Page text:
A trip to the Great Kobuk Sand Dunes takes some effort, but the scenery and solitude makes it worth the work. There are no roads or trails, so plan to hire a pilot to get there. You can do an overflight, or land and stay a while. This video will help you start planning the logistics for a backcountry trip of a lifetime.
Fifty miles above the arctic circle, the world’s northern-most dune fields rise up, like a mirage, out of the vast green expanse of Alaska’s boreal forest. This juxtaposition of dunes and trees creates spectacular contrasts of color, texture and form. Created by wind and the slow grinding of ancient glaciers, the shifting sands record the passing of animals like bears, caribou, foxes and wolves.
Hi, I’m Linda Jeshke at Kobuk Valley National Park.
The Great Kobuk Sand Dunes are a very magical place. For people with some backcountry experience, a trip to the dunes could be the trip of a lifetime.
Even getting here is part of the adventure. While no permit is required, you will need to hire a bush plane to bring you in. Bush planes cost several hundred dollars an hour to haul three or four people with gear. Several authorized companies provide flights into the park. Most leave from Kotzebue, Alaska: a gateway village to much of the arctic’s backcountry.
A twohour scenic flight can take you to the dunes and back for a taste of the area. Planes can even land on the dunes so you can walk barefoot in the warm sand or spend the night. Boaters on the Kobuk River can also make a three-mile, cross-country hike to visit the dunes. There are no trails or signs out here, so make sure to bring a topographic map and compass...and know how to use them. A GPS unit works too, just be sure to pack extra batteries.
If you decide to camp on the dunes, there are several things you won’t want to forget. Before you arrive for your trip, know how to protect yourself in bear country. You should store all your food, toiletries and garbage in an animal-resistant food container. Look for one reviewed by the Interagency Grizzly Bear Commitee. Pepper spray is recommended to deter bears that might get too close.
While it might be a little less buggy on the dunes, two steps into the forest and it’s the same, old story: mosquitos, especially in June and July. Insect repellant, long sleeves and pants are critical to maintaining your sanity. For true piece of mind, bring a head net or bug jacket.
Even though it looks a little like the Sahara out here, it’s still the arctic, and weather can change on a dime. Hypothermia is always a hazard. You can also expect wet, sloppy hiking in the forest around the dunes. Extra socks, rain gear, a warm hat and layered clothing will keep you toasty and dry. Weather in northwest Alaska can change anyone’s plans. Fog and rain can ground planes for days. So pack extra food, a good book and be prepared to settle in and wait if you have to. Cell phones won’t work in Kobuk Valley, but you can bring your own satellite phone to call your pilot if plans change.
Alone in this wild landscape, you may feel like you’re the only one to have stepped foot on these dunes. Practicing Leave No Trace ethics will help others feel the same. A trip to the Kobuk Sand Dunes is as unique as the dunes themselves. While it might take a little extra effort and selfsufficiency, the solitude of this remote wilderness makes it all worthwhile.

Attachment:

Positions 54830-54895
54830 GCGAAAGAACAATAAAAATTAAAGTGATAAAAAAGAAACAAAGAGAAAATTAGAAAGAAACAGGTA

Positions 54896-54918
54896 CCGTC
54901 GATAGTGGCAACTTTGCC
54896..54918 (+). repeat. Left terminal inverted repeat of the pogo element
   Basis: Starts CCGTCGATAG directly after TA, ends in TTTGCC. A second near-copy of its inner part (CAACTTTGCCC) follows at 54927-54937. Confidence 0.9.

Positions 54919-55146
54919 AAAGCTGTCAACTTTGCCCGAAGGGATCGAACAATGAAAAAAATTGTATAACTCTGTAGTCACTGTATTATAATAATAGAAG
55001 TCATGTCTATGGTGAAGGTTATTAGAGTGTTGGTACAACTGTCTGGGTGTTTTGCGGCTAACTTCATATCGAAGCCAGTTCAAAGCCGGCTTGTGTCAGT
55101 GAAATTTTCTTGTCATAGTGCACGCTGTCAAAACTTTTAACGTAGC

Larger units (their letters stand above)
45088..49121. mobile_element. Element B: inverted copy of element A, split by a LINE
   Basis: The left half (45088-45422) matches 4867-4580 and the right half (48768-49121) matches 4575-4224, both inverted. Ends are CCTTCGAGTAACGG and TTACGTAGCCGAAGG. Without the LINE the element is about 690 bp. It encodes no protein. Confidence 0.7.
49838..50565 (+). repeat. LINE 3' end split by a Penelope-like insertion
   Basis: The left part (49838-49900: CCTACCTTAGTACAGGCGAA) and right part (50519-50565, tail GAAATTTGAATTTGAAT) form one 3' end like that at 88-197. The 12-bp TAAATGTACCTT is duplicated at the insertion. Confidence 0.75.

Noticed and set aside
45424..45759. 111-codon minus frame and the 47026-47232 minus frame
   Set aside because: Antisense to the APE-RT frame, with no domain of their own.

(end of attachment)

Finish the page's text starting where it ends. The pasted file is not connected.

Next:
I’m Linda Jeshke, and I hope to see you soon at Kobuk Valley National Park.
Far from the hustle and bustle of other Alaskan destinations, the magnificent scenery and untamed nature of this national park allows you to experience genuine "Wild Alaska" on its own terms. Your possibilities here are vast. Whether boating down the languid Kobuk River, thrilling your senses on a scenic flight or charting your own backcountry trek, the country is ready for those prepared to enter it. Whatever adventure you choose, please remember to leave cultural artifacts and natural features as you find them for others to enjoy.
Kobuk Valley's visitor isn't your average tourist. They tend to be skilled backcountry explorers familiar with surviving wind, rain, and snow - and that's in the summer months. Winter visits are recommended only to outdoorspeople experienced in arctic camping and survival techniques.
You'll find no roads, no gift shops, and no parking facilities within the park. Trails don't exist; neither do campgrounds. Not even the park headquarters or visitor center are within the park. Both of these facilities are in Kotzebue, Alaska.
Access and services here are limited when compared to traditional national parks you may have visited elsewhere. What the area may lack in services, it more than makes up for in friendly people and an un-crowded wilderness experience. Rangers can provide advice on logistics to help travelers begin planning their trips.
Commercial businesses offer various services such as air taxis, guided rafting, and hunting. Contact any service providers on the list to facilitate your trip. Air taxis offices are located in Kotzebue and Bettles.
Did You Know?
A frog that lives in Kobuk Valley National Park spends the winter as an ice cube. In the fall, the Wood Frog burrows under leaves on the forest floor. Its temperature drops to 20° F or lower until spring, at which point it thaws out and goes on its way.